Pentagon Watchdog’s Handling of Whistleblowers Under GAO Review

Flickr user La Citta Vita

Congress has ordered its watchdog agency to expand a probe into the policies and treatment of whistleblowers at the Defense Department inspector general’s office.

Language in the just-completed fiscal 2017 National Defense Authorization Act—debated for months--requires the Government Accountability Office to “review the integrity” of the sometimes controversial Defense Department whistleblower program, including providing an assessment of the extent to which it “meets executive branch policies and goals for whistleblower protections.”

Among other provisions, the bill requires auditors to make a judgment on “the adequacy of procedures to handle and address complaints submitted by employees…to ensure that such employees themselves are able to disclose a suspected violation of law, rule, or regulation without fear of reprisal.”

GAO already had begun an inquiry along those lines in late October. A GAO spokesman told Government Executive that projects with more pressing legislative deadlines held up progress on that probe, but work should resume in the spring.

A spokeswoman for acting Defense IG Glenn Fine said the project is based on a “long-standing request for a fair and balanced review — a standard procedure that will finally put this issue to rest. We welcome the GAO review.”

The nonprofit Government Accountability Project on Tuesday linked the provision in the defense bill to its work on behalf of several clients, including prosecuted former NSA software analyst and critic Thomas Drake, and fired assistant DOD inspector general John Crane.

GAP, which has also represented exiled former National Security Agency contractor Edward Snowden, said in a press release that the expanded GAO investigation could lay the “groundwork for a new, effective anti-leaks strategy to protect classified information without betraying the public trust.”

Snowden caused an uproar by disclosing a domestic surveillance program to news organizations. Tom Devine, GAP’s legal director, noted that Snowden identified retaliation against Drake, who lost his NSA job for allegedly mishandling classified information and faced 35 years in prison before his case was dropped, as the reason he leaked information rather than complain about domestic surveillance to his supervisors or the DOD inspector general.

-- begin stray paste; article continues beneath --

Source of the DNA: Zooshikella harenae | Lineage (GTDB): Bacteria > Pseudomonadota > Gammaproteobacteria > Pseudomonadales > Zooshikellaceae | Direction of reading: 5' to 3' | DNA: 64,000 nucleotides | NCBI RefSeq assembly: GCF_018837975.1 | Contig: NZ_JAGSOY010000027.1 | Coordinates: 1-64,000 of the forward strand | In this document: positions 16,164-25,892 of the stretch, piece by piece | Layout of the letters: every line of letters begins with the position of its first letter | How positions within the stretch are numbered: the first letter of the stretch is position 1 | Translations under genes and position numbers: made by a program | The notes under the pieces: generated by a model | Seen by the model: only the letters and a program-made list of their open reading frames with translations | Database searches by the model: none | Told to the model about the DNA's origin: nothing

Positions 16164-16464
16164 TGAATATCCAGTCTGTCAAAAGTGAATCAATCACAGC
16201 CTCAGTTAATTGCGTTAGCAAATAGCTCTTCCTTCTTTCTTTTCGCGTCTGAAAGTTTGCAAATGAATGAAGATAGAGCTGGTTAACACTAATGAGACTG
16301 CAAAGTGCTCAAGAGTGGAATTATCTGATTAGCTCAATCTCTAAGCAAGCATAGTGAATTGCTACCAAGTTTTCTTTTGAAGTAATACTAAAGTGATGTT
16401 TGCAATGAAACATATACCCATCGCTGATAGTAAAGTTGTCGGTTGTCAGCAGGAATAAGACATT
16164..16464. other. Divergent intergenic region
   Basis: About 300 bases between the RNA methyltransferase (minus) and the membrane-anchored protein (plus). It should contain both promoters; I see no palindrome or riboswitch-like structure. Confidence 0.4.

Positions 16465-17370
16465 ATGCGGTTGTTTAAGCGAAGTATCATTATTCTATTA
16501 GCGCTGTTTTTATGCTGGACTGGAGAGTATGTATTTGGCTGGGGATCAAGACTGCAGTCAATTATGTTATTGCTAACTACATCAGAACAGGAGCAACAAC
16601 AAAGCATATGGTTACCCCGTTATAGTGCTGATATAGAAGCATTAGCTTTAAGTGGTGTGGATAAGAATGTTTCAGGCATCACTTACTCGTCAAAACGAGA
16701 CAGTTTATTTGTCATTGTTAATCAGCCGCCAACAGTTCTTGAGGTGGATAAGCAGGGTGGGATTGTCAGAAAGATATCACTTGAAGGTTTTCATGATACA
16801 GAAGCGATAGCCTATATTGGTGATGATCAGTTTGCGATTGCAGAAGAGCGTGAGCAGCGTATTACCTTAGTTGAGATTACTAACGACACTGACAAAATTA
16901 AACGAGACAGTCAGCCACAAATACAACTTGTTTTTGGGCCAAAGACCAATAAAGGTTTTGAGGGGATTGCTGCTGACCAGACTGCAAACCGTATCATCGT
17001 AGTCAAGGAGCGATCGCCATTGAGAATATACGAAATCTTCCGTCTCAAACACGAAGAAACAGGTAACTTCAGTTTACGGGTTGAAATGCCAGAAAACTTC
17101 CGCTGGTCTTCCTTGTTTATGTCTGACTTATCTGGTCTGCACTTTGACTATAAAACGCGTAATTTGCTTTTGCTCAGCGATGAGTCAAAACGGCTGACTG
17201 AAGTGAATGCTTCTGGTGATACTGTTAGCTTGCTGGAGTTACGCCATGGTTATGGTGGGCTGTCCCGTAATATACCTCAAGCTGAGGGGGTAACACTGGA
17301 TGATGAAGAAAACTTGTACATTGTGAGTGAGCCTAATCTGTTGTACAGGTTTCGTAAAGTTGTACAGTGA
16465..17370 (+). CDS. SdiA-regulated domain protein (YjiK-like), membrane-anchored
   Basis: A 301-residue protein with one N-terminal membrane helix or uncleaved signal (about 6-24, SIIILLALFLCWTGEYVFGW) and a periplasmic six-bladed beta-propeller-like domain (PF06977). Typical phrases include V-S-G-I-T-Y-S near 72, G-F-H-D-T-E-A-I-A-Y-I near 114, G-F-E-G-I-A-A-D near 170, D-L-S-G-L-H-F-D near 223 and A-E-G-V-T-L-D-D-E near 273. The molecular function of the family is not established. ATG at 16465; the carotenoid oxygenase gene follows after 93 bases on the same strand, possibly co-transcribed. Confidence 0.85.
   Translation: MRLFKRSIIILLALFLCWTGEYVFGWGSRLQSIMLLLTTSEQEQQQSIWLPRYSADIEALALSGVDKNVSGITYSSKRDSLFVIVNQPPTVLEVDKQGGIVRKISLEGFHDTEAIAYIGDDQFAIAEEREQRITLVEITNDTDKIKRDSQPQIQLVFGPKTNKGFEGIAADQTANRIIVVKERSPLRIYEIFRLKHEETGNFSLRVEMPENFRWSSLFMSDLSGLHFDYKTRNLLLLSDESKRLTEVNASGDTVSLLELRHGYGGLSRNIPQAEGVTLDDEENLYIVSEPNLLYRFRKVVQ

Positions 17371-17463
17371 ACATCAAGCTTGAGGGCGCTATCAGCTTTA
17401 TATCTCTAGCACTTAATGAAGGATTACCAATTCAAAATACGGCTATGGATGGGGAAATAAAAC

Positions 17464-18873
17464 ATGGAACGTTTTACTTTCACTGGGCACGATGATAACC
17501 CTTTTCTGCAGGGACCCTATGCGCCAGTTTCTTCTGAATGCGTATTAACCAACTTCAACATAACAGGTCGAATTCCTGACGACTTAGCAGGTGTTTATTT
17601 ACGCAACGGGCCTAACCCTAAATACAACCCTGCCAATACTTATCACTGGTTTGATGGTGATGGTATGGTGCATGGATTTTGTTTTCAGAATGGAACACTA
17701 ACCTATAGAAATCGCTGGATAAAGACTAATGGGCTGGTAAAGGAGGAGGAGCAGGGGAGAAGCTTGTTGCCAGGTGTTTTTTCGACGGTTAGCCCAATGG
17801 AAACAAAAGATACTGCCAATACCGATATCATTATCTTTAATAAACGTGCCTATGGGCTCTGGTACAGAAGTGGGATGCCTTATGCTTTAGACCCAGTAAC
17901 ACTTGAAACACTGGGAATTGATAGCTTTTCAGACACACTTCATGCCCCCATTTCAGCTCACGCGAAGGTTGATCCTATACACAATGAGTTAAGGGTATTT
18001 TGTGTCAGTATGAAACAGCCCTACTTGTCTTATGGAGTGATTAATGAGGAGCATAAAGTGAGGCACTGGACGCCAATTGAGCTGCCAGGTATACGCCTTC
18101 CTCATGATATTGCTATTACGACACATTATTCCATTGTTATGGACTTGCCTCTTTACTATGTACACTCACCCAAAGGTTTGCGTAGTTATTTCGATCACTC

Crane, who this year went public with allegations that officials in the watchdog’s office retaliated against whistleblowers, destroyed records and altered audits under political pressure, said “the challenge for the incoming Trump administration is that these investigations are in effect examining whether current Pentagon IG leadership has become an existential threat to the national security of the United States by forcing whistleblowers like Snowden to view the media as their court of last resort.”

The Defense Authorization Act also requires GAO auditors to assess the extent to which the DOD watchdog “has thoroughly investigated and substantiated allegations within the past 10 years against civilian officials of the Department of Defense appointed to their positions by and with the advice and consent of the Senate, and whether Congress has been notified of the results of such investigations.”

Finally, GAO will assess the ability of the IG’s office and the military service IGs to “access agency information necessary to the execution of their duties, including classified and other sensitive information, and an assessment of the adequacy of security procedures to safeguard such classified or sensitive information.”

Photo: Flickr user La Citta Vita

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